A fix for Chrome’s Incognito loophole is now available to test in Canary 75

The Incognito loophole let websites detect if you were browsing Incognito and block you

Google Chrome

Google’s fix for a small flaw with Chrome’s Incognito mode is now in testing and available for use in Chrome Canary 75.

For a long while, a Chrome API allowed websites to check if you were using Chrome in Incognito mode. Called the ‘FileSystem API,’ Google disabled it in Incognito to prevent sites from storing files — permanently or temporarily — when users browsed in Incognito.

Some websites used this API to check if it could save files. If it could, the user wasn’t in Incognito, but if saving was blocked, the user was in Incognito. Considering Chrome’s Incognito allowed users to bypass the free article limit on some websites, blocking Incognito browsers became a priority.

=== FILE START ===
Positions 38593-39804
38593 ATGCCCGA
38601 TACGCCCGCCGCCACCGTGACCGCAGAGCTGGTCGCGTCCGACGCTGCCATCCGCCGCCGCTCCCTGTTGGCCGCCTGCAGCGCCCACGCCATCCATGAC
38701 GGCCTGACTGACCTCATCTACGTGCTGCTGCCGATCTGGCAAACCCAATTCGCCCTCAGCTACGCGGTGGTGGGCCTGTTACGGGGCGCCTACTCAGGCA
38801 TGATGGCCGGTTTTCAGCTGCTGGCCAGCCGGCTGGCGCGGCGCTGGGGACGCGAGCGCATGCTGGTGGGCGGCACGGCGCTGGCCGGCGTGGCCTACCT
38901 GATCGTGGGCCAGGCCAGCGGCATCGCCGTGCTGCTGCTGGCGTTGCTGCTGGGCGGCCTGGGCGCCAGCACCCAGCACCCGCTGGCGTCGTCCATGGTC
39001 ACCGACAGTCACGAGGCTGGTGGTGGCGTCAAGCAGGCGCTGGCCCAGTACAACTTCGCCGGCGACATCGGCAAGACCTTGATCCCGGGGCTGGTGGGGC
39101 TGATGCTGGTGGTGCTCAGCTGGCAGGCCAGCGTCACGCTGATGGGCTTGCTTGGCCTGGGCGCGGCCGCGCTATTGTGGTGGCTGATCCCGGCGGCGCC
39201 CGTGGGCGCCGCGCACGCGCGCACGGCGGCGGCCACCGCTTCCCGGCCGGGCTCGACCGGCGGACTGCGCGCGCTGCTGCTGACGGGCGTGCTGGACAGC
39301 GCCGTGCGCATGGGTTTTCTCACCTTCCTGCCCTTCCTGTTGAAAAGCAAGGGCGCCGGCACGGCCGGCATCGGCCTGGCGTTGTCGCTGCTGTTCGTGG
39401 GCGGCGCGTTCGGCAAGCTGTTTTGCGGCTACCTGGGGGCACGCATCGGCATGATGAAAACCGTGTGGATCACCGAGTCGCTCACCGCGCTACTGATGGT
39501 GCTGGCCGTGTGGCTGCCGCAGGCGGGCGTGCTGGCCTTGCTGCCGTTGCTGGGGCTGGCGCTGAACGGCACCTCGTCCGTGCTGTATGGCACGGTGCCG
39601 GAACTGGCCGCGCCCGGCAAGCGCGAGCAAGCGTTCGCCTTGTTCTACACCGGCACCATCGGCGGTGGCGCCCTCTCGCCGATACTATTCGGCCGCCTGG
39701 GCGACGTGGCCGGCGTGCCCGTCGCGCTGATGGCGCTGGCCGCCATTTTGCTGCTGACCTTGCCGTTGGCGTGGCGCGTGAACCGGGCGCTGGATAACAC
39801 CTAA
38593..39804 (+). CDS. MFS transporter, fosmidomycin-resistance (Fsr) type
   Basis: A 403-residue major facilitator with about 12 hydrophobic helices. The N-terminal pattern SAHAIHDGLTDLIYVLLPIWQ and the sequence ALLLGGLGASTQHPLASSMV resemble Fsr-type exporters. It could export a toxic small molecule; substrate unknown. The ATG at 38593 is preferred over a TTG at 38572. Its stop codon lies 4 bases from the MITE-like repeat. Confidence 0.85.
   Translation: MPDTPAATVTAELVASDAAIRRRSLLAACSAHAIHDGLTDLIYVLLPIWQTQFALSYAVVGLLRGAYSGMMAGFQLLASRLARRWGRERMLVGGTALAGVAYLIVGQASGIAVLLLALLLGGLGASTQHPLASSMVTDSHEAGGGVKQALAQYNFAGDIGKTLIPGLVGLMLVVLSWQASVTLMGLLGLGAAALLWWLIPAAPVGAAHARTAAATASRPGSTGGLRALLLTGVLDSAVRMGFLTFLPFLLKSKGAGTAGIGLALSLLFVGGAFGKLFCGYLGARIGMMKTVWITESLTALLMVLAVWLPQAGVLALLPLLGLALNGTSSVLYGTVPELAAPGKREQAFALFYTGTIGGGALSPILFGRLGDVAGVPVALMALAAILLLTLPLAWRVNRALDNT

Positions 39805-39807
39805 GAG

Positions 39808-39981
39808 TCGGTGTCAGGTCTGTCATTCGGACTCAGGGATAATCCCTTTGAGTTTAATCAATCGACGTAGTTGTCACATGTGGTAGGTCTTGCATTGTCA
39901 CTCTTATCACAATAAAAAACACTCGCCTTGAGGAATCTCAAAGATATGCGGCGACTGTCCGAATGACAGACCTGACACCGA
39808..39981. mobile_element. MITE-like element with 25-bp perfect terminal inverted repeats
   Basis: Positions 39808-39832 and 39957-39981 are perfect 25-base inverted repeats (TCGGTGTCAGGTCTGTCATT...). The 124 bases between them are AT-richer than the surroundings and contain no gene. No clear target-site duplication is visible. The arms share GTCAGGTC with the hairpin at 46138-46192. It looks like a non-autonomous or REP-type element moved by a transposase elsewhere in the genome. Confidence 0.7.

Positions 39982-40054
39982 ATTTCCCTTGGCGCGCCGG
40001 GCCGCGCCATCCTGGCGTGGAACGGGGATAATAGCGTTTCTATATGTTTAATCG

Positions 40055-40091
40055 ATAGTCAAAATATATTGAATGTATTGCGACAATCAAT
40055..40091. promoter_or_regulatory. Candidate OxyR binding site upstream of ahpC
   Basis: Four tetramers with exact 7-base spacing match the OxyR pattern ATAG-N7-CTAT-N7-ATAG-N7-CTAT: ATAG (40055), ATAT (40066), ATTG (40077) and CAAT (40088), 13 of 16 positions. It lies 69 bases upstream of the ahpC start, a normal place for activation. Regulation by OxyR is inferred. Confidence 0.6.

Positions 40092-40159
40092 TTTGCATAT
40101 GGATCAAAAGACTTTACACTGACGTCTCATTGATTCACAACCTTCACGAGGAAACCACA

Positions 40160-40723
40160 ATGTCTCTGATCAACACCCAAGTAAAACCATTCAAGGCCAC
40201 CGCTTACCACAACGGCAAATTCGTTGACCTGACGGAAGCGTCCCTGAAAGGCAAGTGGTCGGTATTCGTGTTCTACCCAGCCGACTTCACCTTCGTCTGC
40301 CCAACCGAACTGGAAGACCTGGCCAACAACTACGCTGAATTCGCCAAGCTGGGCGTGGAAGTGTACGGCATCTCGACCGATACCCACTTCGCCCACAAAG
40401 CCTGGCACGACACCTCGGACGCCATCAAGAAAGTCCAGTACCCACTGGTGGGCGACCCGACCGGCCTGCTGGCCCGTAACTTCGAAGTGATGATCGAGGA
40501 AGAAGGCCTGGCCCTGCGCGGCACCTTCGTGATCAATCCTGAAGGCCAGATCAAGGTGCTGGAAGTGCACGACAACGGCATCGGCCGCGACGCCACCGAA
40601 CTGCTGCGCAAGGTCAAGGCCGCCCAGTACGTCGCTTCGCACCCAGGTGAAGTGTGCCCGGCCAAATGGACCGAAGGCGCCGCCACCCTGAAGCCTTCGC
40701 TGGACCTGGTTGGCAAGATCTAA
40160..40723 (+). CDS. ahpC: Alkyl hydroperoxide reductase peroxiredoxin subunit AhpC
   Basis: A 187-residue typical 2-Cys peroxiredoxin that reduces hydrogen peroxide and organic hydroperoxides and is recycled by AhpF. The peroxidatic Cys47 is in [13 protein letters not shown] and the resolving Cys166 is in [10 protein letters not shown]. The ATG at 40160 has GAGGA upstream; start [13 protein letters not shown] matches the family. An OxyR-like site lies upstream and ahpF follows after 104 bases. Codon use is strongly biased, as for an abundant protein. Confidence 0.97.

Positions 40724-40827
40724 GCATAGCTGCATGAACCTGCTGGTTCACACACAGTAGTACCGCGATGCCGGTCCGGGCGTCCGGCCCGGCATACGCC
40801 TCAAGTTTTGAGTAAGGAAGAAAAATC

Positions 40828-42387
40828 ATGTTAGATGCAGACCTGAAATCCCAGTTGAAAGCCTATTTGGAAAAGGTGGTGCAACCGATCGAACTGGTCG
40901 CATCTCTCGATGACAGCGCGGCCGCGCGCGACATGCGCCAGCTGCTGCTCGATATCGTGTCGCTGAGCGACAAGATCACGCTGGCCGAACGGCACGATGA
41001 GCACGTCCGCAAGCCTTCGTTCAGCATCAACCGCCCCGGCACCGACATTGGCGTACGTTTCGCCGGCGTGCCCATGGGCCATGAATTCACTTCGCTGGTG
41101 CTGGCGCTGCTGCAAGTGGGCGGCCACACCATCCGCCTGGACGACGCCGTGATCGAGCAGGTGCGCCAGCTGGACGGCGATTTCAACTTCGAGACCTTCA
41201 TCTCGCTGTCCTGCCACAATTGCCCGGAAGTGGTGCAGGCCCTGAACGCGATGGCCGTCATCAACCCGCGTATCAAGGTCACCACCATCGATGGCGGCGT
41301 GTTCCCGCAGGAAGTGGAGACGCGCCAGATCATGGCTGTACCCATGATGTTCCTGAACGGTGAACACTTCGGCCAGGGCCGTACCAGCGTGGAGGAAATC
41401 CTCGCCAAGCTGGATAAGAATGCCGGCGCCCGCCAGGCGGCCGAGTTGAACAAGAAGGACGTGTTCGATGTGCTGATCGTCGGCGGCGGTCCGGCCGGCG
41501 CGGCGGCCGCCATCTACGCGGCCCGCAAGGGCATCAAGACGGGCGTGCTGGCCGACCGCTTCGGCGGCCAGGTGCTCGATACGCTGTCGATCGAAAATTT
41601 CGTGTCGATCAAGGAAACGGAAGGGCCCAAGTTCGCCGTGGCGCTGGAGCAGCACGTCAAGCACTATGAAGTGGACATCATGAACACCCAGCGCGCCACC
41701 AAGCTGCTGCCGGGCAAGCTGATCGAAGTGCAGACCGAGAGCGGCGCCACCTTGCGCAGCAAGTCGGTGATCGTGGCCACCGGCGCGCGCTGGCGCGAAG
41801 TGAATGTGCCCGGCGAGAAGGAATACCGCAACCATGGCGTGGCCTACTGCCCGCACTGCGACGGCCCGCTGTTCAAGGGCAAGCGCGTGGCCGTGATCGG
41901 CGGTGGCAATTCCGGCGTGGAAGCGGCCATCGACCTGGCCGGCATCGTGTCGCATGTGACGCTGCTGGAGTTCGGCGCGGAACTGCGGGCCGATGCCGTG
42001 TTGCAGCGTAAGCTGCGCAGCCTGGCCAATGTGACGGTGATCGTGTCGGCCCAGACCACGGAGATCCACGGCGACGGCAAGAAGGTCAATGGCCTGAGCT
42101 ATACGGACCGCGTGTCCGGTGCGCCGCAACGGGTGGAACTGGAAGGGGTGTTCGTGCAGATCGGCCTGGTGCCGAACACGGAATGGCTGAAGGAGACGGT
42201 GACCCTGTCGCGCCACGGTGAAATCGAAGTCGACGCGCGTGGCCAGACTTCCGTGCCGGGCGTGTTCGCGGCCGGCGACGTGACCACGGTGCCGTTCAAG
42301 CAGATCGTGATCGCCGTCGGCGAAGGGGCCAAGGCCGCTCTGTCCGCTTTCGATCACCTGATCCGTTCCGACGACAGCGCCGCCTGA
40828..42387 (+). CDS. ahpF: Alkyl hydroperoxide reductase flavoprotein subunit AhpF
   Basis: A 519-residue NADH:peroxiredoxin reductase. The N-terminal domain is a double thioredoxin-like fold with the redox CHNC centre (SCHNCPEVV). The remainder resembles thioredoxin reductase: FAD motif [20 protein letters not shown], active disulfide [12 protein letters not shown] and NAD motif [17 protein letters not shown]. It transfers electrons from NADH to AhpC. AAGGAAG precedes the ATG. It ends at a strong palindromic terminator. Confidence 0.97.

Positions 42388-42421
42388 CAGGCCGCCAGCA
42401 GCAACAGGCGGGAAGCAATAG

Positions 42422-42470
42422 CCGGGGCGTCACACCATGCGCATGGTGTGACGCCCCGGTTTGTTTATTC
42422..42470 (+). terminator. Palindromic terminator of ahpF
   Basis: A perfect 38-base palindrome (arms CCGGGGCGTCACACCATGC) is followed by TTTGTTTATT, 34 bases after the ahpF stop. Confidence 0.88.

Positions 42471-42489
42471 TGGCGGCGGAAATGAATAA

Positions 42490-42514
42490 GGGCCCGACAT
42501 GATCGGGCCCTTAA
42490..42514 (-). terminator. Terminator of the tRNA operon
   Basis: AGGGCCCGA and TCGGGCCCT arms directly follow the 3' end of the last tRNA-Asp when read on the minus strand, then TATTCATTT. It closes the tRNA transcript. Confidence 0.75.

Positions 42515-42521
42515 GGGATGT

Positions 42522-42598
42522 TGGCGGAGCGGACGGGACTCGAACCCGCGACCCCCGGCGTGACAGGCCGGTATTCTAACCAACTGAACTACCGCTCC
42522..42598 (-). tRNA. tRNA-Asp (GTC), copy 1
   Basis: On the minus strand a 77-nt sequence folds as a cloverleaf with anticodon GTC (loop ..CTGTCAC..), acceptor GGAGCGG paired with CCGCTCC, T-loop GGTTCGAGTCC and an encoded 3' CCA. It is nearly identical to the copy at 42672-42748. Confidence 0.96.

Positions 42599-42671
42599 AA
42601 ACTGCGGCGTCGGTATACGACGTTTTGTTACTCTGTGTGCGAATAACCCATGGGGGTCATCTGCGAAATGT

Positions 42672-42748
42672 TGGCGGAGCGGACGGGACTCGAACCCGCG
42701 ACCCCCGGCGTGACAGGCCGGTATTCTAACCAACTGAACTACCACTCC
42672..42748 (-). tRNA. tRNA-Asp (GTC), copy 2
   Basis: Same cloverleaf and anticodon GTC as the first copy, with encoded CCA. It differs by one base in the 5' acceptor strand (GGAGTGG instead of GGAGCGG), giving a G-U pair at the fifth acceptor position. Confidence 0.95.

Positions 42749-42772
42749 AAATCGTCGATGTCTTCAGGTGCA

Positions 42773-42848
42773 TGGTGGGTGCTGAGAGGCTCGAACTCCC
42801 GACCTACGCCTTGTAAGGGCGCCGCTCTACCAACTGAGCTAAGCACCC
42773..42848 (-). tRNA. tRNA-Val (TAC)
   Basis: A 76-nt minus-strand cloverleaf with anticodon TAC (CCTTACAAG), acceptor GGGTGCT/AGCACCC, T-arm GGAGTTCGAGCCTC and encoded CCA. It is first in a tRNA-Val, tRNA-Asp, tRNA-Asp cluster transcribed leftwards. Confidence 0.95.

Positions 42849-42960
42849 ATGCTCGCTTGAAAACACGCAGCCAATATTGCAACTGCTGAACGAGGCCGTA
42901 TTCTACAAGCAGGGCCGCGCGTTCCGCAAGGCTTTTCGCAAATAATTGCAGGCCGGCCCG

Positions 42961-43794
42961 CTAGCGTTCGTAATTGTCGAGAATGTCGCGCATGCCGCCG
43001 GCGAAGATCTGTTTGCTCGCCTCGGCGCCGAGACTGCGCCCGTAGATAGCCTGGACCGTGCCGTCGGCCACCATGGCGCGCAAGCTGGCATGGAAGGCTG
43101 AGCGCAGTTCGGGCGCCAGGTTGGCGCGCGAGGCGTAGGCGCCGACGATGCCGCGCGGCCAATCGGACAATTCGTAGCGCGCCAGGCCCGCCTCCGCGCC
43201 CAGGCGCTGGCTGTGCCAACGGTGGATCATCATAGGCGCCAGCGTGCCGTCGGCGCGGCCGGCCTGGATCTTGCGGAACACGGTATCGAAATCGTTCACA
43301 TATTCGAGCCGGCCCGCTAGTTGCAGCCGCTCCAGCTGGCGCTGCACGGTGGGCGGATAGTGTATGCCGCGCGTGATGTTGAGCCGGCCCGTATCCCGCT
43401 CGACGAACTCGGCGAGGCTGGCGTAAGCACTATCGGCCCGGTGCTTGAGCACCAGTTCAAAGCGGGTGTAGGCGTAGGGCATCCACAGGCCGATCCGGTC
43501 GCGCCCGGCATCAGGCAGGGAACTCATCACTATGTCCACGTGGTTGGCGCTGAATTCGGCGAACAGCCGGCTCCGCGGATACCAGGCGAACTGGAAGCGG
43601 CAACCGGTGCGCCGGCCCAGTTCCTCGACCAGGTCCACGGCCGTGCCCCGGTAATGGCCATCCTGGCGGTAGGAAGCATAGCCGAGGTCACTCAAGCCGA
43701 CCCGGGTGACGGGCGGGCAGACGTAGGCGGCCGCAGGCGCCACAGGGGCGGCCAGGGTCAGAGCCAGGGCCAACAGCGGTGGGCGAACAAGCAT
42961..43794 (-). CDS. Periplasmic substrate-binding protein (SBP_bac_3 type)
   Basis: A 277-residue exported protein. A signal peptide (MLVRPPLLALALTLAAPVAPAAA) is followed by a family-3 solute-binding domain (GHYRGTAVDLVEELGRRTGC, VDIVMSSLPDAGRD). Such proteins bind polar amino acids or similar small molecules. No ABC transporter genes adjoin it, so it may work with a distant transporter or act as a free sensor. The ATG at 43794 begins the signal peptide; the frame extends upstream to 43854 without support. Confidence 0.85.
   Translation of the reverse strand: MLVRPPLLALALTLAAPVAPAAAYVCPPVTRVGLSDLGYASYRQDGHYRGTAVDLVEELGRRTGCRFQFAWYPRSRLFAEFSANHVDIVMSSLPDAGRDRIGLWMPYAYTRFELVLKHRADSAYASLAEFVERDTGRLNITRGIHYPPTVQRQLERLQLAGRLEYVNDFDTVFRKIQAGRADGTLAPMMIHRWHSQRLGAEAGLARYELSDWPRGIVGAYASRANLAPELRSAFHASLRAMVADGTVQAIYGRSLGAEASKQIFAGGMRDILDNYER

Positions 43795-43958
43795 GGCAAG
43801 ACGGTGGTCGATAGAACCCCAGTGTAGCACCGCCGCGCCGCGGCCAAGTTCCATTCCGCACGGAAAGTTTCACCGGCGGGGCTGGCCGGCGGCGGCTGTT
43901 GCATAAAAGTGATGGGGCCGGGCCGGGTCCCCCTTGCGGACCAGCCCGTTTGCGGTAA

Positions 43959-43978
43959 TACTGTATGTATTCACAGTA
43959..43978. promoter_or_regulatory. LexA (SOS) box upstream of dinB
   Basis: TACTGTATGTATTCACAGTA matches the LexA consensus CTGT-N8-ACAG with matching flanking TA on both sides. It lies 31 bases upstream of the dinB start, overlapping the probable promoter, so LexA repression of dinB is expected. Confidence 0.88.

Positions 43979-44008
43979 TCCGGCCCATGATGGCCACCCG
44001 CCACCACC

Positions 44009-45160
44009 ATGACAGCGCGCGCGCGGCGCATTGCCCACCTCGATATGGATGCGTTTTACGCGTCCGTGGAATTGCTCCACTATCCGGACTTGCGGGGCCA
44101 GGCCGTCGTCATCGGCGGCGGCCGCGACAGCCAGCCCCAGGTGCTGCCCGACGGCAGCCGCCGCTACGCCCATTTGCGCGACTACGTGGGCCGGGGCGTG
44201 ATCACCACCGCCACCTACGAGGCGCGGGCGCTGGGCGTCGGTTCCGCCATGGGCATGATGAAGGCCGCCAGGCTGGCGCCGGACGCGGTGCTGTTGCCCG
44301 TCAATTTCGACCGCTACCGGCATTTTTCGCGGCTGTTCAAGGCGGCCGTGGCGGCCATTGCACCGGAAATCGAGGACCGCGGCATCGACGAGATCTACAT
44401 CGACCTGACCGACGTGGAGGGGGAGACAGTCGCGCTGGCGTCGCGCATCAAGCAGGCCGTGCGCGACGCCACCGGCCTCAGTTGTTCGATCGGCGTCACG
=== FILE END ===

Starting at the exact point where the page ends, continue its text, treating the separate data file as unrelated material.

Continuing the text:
Thankfully, Google’s fix is on its way. Chrome will now allow the FileSystem API in Incognito, but to prevent files from being saved, will run a virtual file system in RAM, so the system wipes any collected data when the user exits the program.

Google Chrome FileSystem API in Incognito mode

To test this out, you’ll need to be running Chrome Canary 75. Then, type ‘chrome://flags’ into the address bar and search for the ‘FileSystem API in Incognito’ flag. Once enabled, Chrome will run that virtual file system and allow websites to save files via the FileSystem API in Incognito mode, effectively closing the loophole.

Hopefully this means the feature will make its way to end users soon.

Source: TechDows